We are also updating some of our regional equity market views. This includes upgrading broad EM equities to overweight. Positive spillovers to global growth from increased fiscal stimulus, more predictable U.S. trade and foreign policy and the prospect of a weaker dollar amid negative U.S. real rates in the event of a Democratic sweep would all bode well for EM assets, we believe. We also downgrade Japanese equities to underweight. That said, we are not outright negative on this market. We just expect Japanese stocks to benefit less than other Asian markets and EM in general from a recovery in global trade: A weaker dollar could send the Japanese yen up, putting pressure on the country’s export sector.
The evolving virus dynamics are another key factor. We are upgrading Asia ex-Japan equities and Asia fixed income to overweight, as China and other Asian economies have done a better job of containing Covid – and are further ahead in the economic restart. We expect this dynamic to continue over the months ahead. We are downgrading European equities to neutral. A resurgence in Covid cases has triggered lockdowns on local and national levels – albeit with more flexibility than earlier in the year – just as the economic restart shows signs of weakness. The renewed restrictions are already putting pressure on activity in the region. We still like euro area peripheral bonds due to the European Central Bank’s easing stance.
The bottom line: We are taking another step toward a pro-risk stance despite last week’s market pullback and the uncertainties just ahead. This follows our tactical move last week to downgrade U.S. Treasuries and upgrade their inflation-linked peers on a growing likelihood of significant fiscal expansion. A Democratic sweep outcome in the election would tip us to a more pro-risk stance overall, strengthening our conviction that a cyclical upswing will benefit risk assets over a 6-12 month horizon.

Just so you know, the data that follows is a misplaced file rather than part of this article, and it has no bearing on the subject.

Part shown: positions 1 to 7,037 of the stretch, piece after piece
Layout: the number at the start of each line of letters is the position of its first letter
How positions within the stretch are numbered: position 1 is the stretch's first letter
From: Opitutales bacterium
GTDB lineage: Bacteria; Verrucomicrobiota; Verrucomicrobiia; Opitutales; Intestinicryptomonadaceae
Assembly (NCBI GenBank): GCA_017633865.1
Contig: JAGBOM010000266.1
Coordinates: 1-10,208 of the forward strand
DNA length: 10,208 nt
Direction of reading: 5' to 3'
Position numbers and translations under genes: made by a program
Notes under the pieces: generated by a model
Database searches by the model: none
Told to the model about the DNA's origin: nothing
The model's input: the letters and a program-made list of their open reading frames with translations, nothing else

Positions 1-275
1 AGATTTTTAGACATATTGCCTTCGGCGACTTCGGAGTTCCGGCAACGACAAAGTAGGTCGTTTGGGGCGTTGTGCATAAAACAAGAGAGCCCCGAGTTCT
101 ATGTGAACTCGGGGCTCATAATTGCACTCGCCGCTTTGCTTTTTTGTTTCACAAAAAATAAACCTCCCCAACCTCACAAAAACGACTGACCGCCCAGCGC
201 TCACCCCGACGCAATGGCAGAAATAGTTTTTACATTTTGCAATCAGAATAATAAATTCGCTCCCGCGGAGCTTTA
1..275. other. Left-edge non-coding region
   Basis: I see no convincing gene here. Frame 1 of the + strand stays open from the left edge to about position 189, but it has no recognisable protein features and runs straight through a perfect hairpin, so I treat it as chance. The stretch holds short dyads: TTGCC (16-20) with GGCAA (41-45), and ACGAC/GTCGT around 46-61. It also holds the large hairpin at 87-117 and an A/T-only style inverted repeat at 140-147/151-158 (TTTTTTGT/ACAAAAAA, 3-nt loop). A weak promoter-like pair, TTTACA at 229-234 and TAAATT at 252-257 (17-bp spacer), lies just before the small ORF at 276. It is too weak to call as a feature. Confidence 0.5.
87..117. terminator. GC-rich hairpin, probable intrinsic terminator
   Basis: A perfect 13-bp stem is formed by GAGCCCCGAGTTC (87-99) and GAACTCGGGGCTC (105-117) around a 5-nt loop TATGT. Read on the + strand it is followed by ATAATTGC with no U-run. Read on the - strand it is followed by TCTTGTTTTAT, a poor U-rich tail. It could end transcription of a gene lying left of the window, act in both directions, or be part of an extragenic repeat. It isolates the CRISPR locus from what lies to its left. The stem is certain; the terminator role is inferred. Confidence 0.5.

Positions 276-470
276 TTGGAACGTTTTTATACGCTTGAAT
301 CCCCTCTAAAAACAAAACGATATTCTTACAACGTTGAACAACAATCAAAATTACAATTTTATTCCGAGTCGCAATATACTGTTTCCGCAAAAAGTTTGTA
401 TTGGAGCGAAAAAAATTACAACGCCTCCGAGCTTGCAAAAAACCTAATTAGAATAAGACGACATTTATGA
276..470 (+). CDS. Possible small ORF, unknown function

The key risk to our view: There is a material probability of an election outcome that would deliver much less fiscal stimulus. That’s why our moves to a pro-risk stance have been partial to date and granular in nature. There is also a chance of a contested election, but we believe there are mechanisms for resolving this. We prefer to look through any market volatility that a delayed result would likely bring and favor taking advantage of any selloffs in risk assets during this period of uncertainty to add to high-conviction positions. See our U.S. elections primer for key election scenarios and investment implications.